United States District Court, D. Kansas
MEMORANDUM AND ORDER
D. CRABTREE UNITED STATES DISTRICT JUDGE.
matter is before the court on plaintiff KC Fabrick's
Notice of Voluntary Dismissal. Doc. 26. Plaintiff filed a
Complaint on March 12, 2019 against three sets of defendants:
(1) Acumen Assessments, LLC, Dr. Scott Stacy, Dr. Peter
Graham, Dr. Michael Seely, Dr. Thomas Janousek, and Carly
Stevenson (“the Acumen defendants”); (2) Forensic
Truth Analysis, LLC, and Kipp Low (“the Forensic Truth
defendants”); and (3) Dr. John Whipple. Doc. 1. On July
12, Dr. Whipple filed an Answer. Doc. 21. Later the same day,
plaintiff filed a Notice of Voluntary Dismissal without
prejudice. Doc. 26. Fed.R.Civ.P. 41(a)(1) allows a plaintiff
to dismiss his case voluntarily and unilaterally before an
opposing party serves an answer. But this rule does not apply
to plaintiff's Notice of Voluntary Dismissal because
plaintiff filed his Notice after defendant's Answer. So,
Judge O'Hara ordered defendants to file a response by
August 2, 2019, stating whether they objected to plaintiff
dismissing his case without prejudice. Doc. 34. No defendants
have objected, so the court now dismisses the case without
Acumen defendants filed a Response to plaintiff's Notice
on August 2, 2019. Doc. 40. The Acumen defendants state they
“do not object to the dismissal requested in
Plaintiff's Notice of Voluntary Dismissal.”
Id. at 1. The Forensic Truth defendants also filed a
Response on August 2, 2019. Doc. 41. The Forensic Truth
defendants that they “do not object to Plaintiff's
Voluntary Dismissal.” Id. At 1. Dr. Whipple
filed a Motion to Dismiss on July 31, 2019. Doc. 38. But Dr.
Whipple has not filed a response to Plaintiff's Notice
despite the court's orders directing him to do so. On
August 21, for the second time, the court ordered Dr. Whipple
to respond to its Order Regarding Notice of Voluntary
Dismissal (Doc. 34) within three days. Doc. 55. Dr. Whipple
did not respond. Thus, Dr. Whipple has waived any objection
to dismissal. See D. Kan.Rule 7.4(b) (explaining
that when a party fails to respond, “the court will
consider and decide [the matter] as . . . uncontested . . .
[o]rdinarily, the court will grant the motion without further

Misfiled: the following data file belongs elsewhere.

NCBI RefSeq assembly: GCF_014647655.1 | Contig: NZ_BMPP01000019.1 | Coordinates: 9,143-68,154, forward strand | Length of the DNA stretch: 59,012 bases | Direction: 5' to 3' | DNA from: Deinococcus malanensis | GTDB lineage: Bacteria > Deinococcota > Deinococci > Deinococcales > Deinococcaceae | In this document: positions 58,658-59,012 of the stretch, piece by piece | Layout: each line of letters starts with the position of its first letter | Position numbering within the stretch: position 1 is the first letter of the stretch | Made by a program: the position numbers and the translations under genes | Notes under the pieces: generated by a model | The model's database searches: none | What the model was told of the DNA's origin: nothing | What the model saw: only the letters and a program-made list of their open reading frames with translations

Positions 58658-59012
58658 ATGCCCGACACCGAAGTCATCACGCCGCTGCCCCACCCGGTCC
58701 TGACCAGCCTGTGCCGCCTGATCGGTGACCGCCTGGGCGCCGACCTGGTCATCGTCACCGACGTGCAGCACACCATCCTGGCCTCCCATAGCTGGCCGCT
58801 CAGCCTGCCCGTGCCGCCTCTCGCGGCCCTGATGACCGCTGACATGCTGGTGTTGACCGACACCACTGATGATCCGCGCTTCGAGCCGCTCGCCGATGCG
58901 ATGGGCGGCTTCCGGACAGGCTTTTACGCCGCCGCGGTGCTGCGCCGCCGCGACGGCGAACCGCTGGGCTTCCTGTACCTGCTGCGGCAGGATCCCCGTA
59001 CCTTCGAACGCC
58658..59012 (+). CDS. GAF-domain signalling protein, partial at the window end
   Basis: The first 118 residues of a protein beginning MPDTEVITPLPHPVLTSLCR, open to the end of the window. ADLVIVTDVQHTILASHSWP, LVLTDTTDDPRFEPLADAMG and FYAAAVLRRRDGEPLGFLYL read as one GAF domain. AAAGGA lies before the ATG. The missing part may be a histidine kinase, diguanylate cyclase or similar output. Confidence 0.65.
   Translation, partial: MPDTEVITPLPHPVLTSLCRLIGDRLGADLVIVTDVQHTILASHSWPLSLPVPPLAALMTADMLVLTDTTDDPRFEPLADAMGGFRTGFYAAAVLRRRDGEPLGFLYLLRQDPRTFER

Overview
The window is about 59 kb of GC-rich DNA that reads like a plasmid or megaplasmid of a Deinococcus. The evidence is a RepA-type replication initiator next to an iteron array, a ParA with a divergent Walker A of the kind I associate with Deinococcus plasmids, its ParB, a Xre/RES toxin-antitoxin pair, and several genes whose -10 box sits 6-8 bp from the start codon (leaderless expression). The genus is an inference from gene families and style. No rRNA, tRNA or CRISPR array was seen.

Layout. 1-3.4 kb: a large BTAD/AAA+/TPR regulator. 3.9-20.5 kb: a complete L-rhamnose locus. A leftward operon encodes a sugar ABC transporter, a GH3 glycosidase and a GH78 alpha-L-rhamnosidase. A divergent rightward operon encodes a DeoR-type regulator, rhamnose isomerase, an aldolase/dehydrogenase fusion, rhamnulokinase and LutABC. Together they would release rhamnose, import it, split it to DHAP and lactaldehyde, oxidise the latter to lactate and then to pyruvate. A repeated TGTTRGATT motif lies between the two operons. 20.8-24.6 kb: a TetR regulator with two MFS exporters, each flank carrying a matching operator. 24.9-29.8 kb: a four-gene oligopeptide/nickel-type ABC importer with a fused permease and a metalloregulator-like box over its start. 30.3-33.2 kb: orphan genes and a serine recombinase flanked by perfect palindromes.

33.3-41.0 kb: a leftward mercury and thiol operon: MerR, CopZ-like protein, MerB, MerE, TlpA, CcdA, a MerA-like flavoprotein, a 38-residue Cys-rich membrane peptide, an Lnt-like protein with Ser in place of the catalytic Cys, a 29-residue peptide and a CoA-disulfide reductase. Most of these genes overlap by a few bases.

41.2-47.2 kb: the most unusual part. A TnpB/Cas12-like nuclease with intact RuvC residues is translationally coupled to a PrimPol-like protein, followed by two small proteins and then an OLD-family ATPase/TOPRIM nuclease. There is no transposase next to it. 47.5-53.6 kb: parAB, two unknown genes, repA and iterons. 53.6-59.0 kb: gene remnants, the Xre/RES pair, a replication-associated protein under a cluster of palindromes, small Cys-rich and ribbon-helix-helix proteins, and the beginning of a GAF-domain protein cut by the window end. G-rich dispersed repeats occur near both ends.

41(a)(2) provides that the court may allow a plaintiff to
dismiss an action voluntarily “on terms the court
considers proper.” Fed.R.Civ.P. 41(a)(2). “The
rule is designed primarily to prevent voluntary dismissals
which unfairly affect the other side, and to permit the
imposition of curative conditions.” Phillips USA,
Inc. v. Allflex USA, Inc., 77 F.3d 354, 357 (10th Cir.
1996) (quotation omitted). So, “[a]bsent ‘legal
prejudice' to the defendant, the district court normally
should grant such a dismissal.” Ohlander v.
Larson, 114 F.3d 1531, 1537 (10th Cir. 1997) (first
citing Am. Nat'l Bank & Trust Co. of Sapulpa v.
Bic Corp., 931 F.2d 1411, 1412 (10th Cir. 1991); then
citing McCants v. Ford Motor Co., Inc., 781
F.2d 855, 856-57 (11th Cir. 1986)). “The parameters of
what constitutes ‘legal prejudice' are not entirely
clear, but relevant factors the district court should
consider include: the opposing party's effort and expense
in preparing for trial; excessive delay and lack of diligence
on the part of the movant; insufficient explanation of the
need for a dismissal; and the present stage of
litigation.” Id. (citing Phillips USA,
Inc. v. Allflex USA, Inc., 77 F.3d 354, 358 (10th Cir.
1996)). “Each factor need not be resolved in favor of
the moving party for dismissal to be appropriate, nor need
each factor be resolved in favor of the opposing party for
denial of the motion to be proper.” Id.
court must determine whether defendants will suffer
“legal prejudice” if the court dismisses the case
without prejudice. The court considers the defendants'
effort and expense in preparing for trial; excessive delay
and lack of diligence on the part of plaintiff; insufficient
explanation of the need for dismissal; and the present stage
of litigation. Plaintiff filed this lawsuit about six months
ago. Discovery has not begun. The case is in its early stages
and defendants have expended minimal effort and expense. The
pro se plaintiff filed his Notice of Voluntary Dismissal two
hours after Dr. Whipple filed his Answer. Parts of
plaintiff's Notice are hard to follow, but it expresses
concern about filing challenges and “sensitive
records.” Doc. 26. None of these reasons will impose
“legal prejudice” on defendants. And defendants
do not object. For all these reasons, the court concludes
that voluntary dismissal without prejudice is proper.
IS THEREFORE ORDERED BY THE COURT THAT
plaintiff's case is dismissed without prejudice.